There's at least one problem with your approach. If that code in the original macro (before converting to the do-while method above) contains a "break", it won't break out of the scope enclosing the macro because it's in the middle of a do-while loop inside the macro. There are similar problems with "continue". – Adisak Dec 22 '09 at 22:13
    
Explanation of above comment: Let's say we have a while loop that updates a list item at the end of the loop. We make a silly macro to emulate continue with this: #define CONTINUE item=item->next; continue This is two code statements which presents problems to using it with if statements. But wrapping as you suggest also poses problems: #define CONTINUE do{item=item->next; continue;}while(0) has a problem that the continue no longer works. The only solution I know is to use a non-loop wrapper: #define CONTINUE if(1){ item=item->next; continue; }else do{}while(0) – Adisak Dec 22 '09 at 22:20

You need to have a backslash (\) at the end of all the lines in the macro but the last one.

share|improve this answer

The way of the C++:

inline void MATCH_SYMBOL(const Symbol& symbol, const Token& token) {
    /* ... */
    if (something == symbol) {

    	if ('-' == symbol) {
    	/* ... */
    	}
    	else if ('-' != symbol) {
    	/* ... */
    	}
    }
    /* ...other steps... */
}
share|improve this answer
    
Correct me if I'm wrong, but I think the inline keyword is also in C99. – asveikau Dec 2 '09 at 1:06
    
@asveikau It is (though I am unsure why you brought that up (?) ) – justin Dec 2 '09 at 1:26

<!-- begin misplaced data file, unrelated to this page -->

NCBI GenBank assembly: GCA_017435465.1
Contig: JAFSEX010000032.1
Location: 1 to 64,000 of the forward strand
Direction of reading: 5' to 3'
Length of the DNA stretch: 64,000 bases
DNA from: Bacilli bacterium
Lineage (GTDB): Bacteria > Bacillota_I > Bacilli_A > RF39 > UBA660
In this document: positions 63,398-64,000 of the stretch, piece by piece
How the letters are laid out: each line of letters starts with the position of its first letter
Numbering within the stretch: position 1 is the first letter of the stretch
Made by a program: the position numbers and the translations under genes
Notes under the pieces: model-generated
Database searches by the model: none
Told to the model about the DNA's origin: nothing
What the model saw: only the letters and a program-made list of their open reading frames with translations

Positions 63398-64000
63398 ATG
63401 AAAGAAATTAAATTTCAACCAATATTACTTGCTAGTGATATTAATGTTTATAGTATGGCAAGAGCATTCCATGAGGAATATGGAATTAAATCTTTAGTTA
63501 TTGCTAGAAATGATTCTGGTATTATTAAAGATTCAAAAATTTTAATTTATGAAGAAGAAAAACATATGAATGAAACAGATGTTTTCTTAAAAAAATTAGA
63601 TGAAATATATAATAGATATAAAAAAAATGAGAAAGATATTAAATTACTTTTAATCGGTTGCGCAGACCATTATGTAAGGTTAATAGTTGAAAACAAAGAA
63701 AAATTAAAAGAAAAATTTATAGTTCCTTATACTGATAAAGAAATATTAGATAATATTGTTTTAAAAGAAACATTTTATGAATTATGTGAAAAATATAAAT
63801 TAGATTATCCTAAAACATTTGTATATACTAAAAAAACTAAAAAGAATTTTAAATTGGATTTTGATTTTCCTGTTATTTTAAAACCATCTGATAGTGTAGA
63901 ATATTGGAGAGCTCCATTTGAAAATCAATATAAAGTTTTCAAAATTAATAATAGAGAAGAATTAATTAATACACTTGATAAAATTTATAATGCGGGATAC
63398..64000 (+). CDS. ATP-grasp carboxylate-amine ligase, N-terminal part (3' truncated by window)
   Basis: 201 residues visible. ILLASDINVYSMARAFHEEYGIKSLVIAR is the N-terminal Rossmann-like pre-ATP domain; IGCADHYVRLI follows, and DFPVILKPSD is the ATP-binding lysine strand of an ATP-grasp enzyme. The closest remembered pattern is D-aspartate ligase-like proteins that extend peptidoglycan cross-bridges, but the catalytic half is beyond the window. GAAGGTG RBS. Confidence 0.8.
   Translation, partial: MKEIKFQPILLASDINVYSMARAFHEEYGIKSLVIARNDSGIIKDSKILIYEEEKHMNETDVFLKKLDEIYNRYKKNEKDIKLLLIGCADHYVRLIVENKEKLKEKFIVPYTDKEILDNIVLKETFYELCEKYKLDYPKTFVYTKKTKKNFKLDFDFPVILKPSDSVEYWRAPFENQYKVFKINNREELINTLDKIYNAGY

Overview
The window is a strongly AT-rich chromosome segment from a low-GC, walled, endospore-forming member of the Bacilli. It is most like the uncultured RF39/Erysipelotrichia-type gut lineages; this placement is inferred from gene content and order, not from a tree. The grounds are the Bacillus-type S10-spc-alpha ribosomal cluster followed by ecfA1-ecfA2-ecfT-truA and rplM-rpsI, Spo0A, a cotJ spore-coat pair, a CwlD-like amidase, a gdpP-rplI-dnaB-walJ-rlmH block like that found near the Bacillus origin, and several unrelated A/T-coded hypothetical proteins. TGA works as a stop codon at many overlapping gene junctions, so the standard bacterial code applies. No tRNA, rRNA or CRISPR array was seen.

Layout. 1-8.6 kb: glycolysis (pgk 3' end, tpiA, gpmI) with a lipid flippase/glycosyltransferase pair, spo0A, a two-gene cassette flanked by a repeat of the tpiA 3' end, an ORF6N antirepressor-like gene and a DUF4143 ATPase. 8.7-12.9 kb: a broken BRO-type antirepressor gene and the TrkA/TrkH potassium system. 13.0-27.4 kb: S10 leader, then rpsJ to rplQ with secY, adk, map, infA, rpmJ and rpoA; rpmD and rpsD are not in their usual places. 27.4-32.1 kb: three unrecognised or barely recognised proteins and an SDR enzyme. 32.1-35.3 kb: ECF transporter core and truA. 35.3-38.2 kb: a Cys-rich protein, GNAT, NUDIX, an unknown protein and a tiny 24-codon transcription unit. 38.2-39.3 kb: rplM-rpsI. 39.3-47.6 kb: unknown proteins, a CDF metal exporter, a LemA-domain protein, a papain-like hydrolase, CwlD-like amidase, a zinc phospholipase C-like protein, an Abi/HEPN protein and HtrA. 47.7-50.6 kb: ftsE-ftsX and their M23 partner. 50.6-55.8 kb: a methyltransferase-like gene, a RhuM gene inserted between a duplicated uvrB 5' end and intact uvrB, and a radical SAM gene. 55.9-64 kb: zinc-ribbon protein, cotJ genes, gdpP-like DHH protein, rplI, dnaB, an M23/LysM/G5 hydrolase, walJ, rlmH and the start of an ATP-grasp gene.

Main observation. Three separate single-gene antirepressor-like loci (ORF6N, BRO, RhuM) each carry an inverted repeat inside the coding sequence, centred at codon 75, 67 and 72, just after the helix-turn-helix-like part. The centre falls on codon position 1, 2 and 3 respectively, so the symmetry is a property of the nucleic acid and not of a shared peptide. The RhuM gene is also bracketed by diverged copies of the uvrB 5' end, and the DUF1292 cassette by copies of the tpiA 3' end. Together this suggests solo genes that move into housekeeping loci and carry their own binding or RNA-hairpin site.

@justin: I imagine mostly because the original question isn't really limited to C++. In the cases where inline would be a suitable replacement for a macro in C++, it would be a suitable replacement in C99 as well. – quark Dec 2 '09 at 1:32
    
You said "the way of the C++". It's also pretty close to the way of the C99. (Though I didn't catch the use of references at the first glance.) – asveikau Dec 2 '09 at 1:33
    
Right, the C way is approximately 'static inline void MATCH_SYMBOL(const Symbol* const symbol, const Token* const token) { assert(symbol && token); if (symbol && token) {/* ... potato ... */} }'. There are enough differences in the C and C++ ways, and the title specified C++, so that is how I answered. – justin Dec 2 '09 at 1:58

also, see if you can replace the macro with a function.

?
MATCH_SYMBOL(Sym const & symbol, Tok const & token)
{
    ...
}
share|improve this answer

One can also define macro function and implement the function than

#define MATCH_SYMBOL( symbol, token) match_symbol(symbol,token)
share|improve this answer
1  
You can, but what's the point? – MSalters Dec 2 '09 at 9:41